Monday, February 27, 2012

Ashes-to-go and the Oscars:
the case for public forgiveness-seeking

Struggling for ways to endure last night's Oscars - which at least ended well - I turned to twitter, where I found my friend @StuShelby asking this question: "Scandalous idea here?  Ashes-to-go proves Episcopalians are at a Council of Jamnia moment.  How can we be faithful without our land/temple/etc?"  Great question!  Billy Crystal, I'll catch up with you.

A little background:  The Council of Jamnia is said to have been convened  by Jewish leaders around 90 AD in order to firmly establish the Jewish canon of Scripture and, because of the dating, presumably also to answer questions of Jewish identity after the fall of the Second Temple in 70 AD.  Ashes-to-go is a movement within the Episcopal Church that gained momentum - and its own hash tag! - this year:  acknowledging that the days of communities oriented around church campuses are almost certainly behind us, priests distributed ashes to people from overtly secular public places: Walmart parking lots, for example.


Does ashes-to-go represent a Jamnia-like wrestling within which churches are learning to be faithful without their holy turf?

On the one hand it strikes me that I only have the luxury of writing this question as a Christian because lots of Christians before me understood the call to live and move in the secular realm, beyond the physical walls of the church building; if you're a Christian, somebody told you the Good News.  The Church is always - and has only ever been - for others. That is, this impulse is not new.

On the other hand, Christians are rediscovering as never before - many by necessity - the call to creatively and publicly engage the secular world.  Ashes-to-go represents a creative, visible, and - perhaps most significantly - generous posture toward a world that is not used to a Church that is creative, visible, and - most of all - generous.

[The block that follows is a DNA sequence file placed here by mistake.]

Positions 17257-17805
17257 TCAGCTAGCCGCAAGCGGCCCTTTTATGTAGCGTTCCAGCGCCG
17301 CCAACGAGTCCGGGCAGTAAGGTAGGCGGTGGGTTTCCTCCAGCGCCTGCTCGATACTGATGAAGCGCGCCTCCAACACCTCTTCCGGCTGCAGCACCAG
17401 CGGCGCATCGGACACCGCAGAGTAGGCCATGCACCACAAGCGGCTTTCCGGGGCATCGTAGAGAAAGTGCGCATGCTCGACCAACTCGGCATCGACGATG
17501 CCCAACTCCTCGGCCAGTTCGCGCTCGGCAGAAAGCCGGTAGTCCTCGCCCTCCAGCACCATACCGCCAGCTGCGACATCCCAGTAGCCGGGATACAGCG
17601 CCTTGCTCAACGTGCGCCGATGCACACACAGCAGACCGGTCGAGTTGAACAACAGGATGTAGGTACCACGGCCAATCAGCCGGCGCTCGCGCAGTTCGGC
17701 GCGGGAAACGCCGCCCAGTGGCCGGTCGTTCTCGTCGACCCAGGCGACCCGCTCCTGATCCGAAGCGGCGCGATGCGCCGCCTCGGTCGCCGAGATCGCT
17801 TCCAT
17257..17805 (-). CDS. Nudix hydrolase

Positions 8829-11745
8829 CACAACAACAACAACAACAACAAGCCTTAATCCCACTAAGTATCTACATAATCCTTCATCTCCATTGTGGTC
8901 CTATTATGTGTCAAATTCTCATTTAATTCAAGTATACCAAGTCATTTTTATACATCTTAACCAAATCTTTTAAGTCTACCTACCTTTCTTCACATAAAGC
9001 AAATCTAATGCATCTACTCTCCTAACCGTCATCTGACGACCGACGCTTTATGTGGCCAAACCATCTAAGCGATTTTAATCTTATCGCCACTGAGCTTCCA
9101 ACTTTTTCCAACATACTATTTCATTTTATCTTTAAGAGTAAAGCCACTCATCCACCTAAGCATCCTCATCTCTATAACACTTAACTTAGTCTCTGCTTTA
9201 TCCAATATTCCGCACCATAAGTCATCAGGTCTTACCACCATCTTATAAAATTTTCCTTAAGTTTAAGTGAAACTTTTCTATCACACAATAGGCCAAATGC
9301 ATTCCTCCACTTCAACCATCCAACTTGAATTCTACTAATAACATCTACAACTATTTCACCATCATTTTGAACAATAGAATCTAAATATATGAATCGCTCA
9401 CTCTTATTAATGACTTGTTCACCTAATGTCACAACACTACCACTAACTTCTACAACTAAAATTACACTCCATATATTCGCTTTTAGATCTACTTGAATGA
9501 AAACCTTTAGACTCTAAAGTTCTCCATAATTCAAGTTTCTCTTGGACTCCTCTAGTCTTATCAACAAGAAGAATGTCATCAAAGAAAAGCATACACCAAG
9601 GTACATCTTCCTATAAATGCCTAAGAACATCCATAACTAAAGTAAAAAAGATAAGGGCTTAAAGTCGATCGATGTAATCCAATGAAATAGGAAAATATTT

To my thinking, ashes-to-go gets points for creativity, visibility, and generosity.  On the level of those three traditional deficits within the Church, it's a win.

My concerns for ashes-to-go are hopefully concerns that can further grow the Church in creativity, visibility, and generosity.  Here are the concerns:

1.  Ashes-to-go, sans Eucharist (admittedly neither required by the rubrics nor dependent on being inside or outside of the building) separates a reminder of our mortality from the sacramental presence of Jesus and so also our resurrection hope. Dust to dust without the resurrection hope is not the whole of the Good News with which we have been entrusted to share.

2. Is ashes-to-go, sans Scripture, honest?  That is, is it responsible to give others the gift of ashes without the readings that make that gift at the same time a convicting invitation to self-examination of even - indeed, especially - the Church's piety: "When you pray, close the door...wash your face..."  And especially Isa 58: "Do you think this is the fast that I desire of you?"

The contexts of Word and Sacrament matter, even if it's true - and it is - that the Church must do a better job of being present to other contexts.  But Christian faithfulness need not - must not - be an either/or game.  So I asked @StuShelby: What would a faithful public engagement shaped by (but not simply a parrot of) Ash Wednesday look like?  He helpfully suggested something like the reverse confessional that Donald Miller wrote about in Blue Like Jazz, and which Dan Merchant practices in his fantastic and challenging film, "Lord, Save Us from Your Followers."  In the film, Dan takes a Gay Pride parade as an occasion to seek forgiveness from gay and lesbian sisters and brothers against whom he and the larger Church has sinned.(1)

It may not be as sexy as ashes-to-go, but public forgiveness-seeking feels like an uncomfortably faithful alternative with the promise of transformation not just for "them" but for us, too.  That is, after all,  how I find my own heart for the world informed by Ash Wednesday: the reminder that I need to spend more time in the world, but not to make the sinners more like me; I need to spend more time in the world so that, as a sinner, I may continue to feebly reach out and live into the reconciliation that Christ on the cross has made true for us all.


What would a faithful public engagement shaped by (but not simply a parrot of) Ash Wednesday look like?

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